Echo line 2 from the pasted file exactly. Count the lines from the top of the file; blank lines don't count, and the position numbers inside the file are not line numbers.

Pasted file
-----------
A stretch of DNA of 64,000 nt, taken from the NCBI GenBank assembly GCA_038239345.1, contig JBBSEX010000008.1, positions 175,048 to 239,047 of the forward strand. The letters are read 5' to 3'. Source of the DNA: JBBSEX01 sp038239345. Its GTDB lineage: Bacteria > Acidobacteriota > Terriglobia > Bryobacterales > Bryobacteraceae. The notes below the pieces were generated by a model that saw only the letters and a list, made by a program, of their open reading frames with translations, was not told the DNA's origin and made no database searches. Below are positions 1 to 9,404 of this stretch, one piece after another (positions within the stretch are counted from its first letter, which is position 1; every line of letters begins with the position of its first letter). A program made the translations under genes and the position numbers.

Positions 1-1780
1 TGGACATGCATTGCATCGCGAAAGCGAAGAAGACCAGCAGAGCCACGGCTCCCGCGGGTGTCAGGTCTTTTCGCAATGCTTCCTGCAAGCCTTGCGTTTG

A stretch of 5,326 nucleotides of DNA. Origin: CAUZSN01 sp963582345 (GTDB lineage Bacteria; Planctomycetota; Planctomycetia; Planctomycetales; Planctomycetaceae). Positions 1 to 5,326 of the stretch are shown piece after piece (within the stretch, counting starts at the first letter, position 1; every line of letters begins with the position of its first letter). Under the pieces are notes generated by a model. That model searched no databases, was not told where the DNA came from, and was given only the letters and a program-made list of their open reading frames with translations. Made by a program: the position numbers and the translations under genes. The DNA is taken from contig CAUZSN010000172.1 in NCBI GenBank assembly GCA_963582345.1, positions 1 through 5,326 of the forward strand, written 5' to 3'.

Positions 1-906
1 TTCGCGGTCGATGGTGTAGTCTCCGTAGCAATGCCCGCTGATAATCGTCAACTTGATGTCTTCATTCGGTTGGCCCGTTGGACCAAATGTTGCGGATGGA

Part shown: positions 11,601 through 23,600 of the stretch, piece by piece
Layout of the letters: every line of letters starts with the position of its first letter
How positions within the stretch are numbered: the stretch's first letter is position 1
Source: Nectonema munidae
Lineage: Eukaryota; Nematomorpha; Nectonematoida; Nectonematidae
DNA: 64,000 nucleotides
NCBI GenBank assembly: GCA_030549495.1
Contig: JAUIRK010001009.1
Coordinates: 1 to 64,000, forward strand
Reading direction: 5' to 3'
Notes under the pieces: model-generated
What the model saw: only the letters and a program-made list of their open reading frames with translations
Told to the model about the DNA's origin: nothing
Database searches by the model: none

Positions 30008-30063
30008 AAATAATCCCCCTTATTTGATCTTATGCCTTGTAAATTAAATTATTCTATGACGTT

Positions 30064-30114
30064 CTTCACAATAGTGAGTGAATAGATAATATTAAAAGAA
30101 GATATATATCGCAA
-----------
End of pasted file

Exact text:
Positions 1-1780